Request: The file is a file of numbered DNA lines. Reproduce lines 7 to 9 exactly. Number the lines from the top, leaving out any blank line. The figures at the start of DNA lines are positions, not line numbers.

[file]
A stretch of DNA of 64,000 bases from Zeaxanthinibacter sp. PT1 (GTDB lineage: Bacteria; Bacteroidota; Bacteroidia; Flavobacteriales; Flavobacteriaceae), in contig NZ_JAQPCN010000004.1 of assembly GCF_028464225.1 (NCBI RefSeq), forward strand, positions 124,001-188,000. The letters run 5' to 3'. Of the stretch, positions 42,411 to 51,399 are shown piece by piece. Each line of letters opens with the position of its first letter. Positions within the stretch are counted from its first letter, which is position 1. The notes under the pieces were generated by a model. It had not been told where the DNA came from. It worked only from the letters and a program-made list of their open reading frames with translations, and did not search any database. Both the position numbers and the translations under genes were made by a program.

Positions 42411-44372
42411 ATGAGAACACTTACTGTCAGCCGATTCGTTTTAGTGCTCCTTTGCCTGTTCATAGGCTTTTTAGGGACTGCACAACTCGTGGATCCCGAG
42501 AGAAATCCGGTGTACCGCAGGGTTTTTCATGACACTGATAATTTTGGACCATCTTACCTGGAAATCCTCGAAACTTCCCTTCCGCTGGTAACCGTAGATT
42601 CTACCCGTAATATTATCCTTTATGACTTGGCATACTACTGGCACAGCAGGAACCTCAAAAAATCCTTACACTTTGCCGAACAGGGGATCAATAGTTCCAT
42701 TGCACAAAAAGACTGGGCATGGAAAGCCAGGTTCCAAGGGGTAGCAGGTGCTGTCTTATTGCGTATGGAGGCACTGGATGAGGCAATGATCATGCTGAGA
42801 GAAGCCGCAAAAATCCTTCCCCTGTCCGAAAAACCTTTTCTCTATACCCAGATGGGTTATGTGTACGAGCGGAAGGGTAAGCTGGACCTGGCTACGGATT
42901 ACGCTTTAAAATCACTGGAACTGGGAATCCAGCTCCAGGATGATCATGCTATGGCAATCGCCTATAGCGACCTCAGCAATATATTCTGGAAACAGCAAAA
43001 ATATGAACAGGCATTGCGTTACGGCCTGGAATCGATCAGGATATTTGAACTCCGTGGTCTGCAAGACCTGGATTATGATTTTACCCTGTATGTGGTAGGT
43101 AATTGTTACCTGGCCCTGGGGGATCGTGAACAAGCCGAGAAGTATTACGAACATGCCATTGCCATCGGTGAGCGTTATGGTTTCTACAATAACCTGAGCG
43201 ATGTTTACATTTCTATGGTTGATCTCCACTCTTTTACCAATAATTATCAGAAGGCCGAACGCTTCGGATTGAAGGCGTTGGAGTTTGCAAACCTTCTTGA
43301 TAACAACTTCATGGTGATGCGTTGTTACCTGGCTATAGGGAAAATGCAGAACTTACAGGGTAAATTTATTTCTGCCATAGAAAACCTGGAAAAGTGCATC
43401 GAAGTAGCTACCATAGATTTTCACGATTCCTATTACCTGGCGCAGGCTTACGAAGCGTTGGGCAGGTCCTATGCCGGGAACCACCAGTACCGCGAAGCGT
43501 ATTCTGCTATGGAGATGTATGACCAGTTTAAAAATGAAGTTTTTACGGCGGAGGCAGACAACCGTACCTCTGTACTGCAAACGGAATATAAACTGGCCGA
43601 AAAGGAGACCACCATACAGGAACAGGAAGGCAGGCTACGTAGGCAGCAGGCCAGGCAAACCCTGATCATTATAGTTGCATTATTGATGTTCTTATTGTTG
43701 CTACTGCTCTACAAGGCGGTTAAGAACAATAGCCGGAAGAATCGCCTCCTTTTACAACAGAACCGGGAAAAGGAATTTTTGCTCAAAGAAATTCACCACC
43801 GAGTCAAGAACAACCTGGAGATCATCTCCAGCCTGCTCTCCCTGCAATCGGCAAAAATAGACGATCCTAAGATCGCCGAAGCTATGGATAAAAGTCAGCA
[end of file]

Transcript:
42801 GAAGCCGCAAAAATCCTTCCCCTGTCCGAAAAACCTTTTCTCTATACCCAGATGGGTTATGTGTACGAGCGGAAGGGTAAGCTGGACCTGGCTACGGATT
42901 ACGCTTTAAAATCACTGGAACTGGGAATCCAGCTCCAGGATGATCATGCTATGGCAATCGCCTATAGCGACCTCAGCAATATATTCTGGAAACAGCAAAA
43001 ATATGAACAGGCATTGCGTTACGGCCTGGAATCGATCAGGATATTTGAACTCCGTGGTCTGCAAGACCTGGATTATGATTTTACCCTGTATGTGGTAGGT